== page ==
Can I get charged for theft

UPDATED: Oct 1, 2022

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Can I get charged for theft

My grandma moved out of the house that
we was renting together leaving behind
some of her things a month and a half
went by and I could no longer keep the
power on or pay rent so I was having to
move when I did I took with me a TV that
had been left behind by my grandma now
she is pressing charges on me for the TV

Asked on August 9, 2018 under Criminal Law, Alabama


SJZ, Member, New York Bar / FreeAdvice Contributing Attorney

Answered 4 years ago | Contributor

Theft requires an intention to steal; if you reasonably, based on the evidence, believed that your grandmother had abandoned or given up the TV, since she did not take it, that would not be theft since there was no intention to take something you believe belonged to another. If contacted by police, explain what happened to them; if charges are in fact filed, explain in court. To make your situation better, offer (in writing as well as on the phone--you want be able to prove the communication later, if necessary--such as in email or by text or fax) to your grandmother to return the TV; explain you'd only taken it because since she'd left it behind after moving out, you assumed she had give it, but that now that you know she did not, you will return it.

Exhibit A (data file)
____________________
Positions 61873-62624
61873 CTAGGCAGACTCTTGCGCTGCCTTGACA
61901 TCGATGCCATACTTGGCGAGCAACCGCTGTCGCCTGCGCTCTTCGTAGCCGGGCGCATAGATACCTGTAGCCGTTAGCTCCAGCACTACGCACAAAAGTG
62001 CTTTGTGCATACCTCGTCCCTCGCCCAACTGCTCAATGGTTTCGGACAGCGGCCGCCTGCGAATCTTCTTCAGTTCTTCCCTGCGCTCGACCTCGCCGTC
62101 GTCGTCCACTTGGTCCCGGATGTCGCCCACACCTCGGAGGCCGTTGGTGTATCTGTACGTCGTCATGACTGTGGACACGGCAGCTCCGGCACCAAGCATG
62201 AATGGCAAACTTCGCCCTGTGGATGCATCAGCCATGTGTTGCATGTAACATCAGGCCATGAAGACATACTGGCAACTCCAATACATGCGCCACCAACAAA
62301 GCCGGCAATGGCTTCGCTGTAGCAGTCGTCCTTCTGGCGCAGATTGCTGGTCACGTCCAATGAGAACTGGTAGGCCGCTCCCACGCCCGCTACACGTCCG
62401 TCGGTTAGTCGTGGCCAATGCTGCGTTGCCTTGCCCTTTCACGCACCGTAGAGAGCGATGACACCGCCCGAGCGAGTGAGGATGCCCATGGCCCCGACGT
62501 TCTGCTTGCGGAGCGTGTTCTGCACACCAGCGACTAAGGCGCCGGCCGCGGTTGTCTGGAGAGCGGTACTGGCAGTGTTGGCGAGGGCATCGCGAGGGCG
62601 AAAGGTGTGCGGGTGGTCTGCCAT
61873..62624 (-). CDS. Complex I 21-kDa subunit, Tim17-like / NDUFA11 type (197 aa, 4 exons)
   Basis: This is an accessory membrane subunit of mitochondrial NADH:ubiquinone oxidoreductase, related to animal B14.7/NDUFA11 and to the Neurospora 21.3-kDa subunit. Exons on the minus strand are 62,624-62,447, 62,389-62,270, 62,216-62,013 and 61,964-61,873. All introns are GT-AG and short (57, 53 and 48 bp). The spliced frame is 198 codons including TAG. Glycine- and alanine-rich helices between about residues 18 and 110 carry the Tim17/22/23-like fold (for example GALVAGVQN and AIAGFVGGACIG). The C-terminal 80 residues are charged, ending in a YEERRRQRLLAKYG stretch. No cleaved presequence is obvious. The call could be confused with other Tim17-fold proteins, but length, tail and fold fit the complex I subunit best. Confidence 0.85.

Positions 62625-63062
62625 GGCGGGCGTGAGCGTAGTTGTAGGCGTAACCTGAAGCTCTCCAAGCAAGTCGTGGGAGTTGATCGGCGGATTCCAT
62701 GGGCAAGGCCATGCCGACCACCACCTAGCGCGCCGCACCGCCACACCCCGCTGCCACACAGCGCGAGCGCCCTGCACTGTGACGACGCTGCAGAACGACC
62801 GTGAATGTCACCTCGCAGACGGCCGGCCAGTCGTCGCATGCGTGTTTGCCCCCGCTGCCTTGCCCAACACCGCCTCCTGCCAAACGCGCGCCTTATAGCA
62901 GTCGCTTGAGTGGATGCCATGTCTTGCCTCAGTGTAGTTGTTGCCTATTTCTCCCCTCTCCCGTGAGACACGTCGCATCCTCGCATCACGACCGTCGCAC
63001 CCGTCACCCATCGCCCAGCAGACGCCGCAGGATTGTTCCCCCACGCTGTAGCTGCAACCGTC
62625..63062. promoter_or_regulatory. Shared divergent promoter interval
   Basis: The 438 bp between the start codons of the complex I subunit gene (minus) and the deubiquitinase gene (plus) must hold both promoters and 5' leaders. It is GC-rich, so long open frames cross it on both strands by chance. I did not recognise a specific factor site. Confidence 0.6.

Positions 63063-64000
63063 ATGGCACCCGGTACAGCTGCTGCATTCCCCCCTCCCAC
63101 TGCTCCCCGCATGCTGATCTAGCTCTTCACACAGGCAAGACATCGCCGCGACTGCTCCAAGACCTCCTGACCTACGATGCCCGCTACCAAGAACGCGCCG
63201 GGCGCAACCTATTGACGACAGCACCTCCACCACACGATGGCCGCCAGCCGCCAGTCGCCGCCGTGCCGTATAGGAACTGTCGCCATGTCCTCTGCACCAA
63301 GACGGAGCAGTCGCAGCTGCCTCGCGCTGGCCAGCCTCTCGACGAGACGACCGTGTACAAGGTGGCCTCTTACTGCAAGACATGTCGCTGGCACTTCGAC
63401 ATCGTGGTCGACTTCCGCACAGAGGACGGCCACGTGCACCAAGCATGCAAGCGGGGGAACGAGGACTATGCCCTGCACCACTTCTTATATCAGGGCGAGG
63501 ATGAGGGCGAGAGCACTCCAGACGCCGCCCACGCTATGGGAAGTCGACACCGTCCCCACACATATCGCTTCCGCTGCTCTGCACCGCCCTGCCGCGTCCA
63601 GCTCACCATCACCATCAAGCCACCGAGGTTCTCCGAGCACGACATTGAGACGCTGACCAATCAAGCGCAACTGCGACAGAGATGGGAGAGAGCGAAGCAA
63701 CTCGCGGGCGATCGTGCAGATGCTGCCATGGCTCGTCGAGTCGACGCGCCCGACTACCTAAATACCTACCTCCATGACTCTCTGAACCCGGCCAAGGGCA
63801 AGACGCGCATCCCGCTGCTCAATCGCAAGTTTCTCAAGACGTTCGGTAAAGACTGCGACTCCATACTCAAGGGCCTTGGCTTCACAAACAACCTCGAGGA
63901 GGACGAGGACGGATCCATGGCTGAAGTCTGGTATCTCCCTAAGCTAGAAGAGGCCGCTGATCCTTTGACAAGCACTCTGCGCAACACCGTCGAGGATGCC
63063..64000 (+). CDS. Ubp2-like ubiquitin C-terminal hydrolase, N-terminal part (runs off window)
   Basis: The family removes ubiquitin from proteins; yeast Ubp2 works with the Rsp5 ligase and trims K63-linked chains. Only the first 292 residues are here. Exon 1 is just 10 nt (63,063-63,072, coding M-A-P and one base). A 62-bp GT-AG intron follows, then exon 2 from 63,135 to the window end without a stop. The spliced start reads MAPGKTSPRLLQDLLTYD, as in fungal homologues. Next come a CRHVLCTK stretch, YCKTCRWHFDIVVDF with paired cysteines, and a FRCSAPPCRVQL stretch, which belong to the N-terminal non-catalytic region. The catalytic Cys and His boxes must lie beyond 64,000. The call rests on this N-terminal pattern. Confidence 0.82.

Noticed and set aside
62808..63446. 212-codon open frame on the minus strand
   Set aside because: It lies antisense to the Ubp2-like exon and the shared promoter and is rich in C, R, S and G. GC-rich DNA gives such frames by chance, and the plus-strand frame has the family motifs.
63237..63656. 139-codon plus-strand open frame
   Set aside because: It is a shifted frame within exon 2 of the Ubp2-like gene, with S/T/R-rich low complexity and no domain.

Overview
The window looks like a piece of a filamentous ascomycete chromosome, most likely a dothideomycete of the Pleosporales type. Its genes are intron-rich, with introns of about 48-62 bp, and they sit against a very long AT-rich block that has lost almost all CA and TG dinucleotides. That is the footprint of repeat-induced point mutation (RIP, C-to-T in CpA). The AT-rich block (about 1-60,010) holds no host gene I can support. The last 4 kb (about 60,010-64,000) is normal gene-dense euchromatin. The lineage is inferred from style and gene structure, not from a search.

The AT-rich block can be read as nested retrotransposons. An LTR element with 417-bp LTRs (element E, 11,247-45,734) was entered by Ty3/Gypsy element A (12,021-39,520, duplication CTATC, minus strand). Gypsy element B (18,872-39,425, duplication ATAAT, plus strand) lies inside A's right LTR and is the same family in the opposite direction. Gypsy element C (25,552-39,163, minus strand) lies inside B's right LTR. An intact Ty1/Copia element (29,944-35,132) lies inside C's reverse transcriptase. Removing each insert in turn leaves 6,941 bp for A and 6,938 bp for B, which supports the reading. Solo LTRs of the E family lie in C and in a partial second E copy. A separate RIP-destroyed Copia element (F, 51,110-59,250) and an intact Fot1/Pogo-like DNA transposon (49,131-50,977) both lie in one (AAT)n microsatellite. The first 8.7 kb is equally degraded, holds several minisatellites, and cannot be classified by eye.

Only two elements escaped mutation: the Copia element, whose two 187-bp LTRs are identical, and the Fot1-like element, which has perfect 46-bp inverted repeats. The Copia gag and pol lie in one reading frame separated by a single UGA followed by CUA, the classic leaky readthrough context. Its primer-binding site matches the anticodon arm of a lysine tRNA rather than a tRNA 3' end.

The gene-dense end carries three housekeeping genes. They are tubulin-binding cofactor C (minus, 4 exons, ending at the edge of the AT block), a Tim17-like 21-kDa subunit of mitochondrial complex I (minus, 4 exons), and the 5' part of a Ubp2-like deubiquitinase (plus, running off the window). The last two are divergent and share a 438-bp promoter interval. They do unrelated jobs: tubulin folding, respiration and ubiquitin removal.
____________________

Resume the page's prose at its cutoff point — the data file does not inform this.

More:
IMPORTANT NOTICE: The Answer(s) provided above are for general information only. The attorney providing the answer was not serving as the attorney for the person submitting the question or in any attorney-client relationship with such person. Laws may vary from state to state, and sometimes change. Tiny variations in the facts, or a fact not set forth in a question, often can change a legal outcome or an attorney's conclusion. Although has verified the attorney was admitted to practice law in at least one jurisdiction, he or she may not be authorized to practice law in the jurisdiction referred to in the question, nor is he or she necessarily experienced in the area of the law involved. Unlike the information in the Answer(s) above, upon which you should NOT rely, for personal advice you can rely upon we suggest you retain an attorney to represent you.

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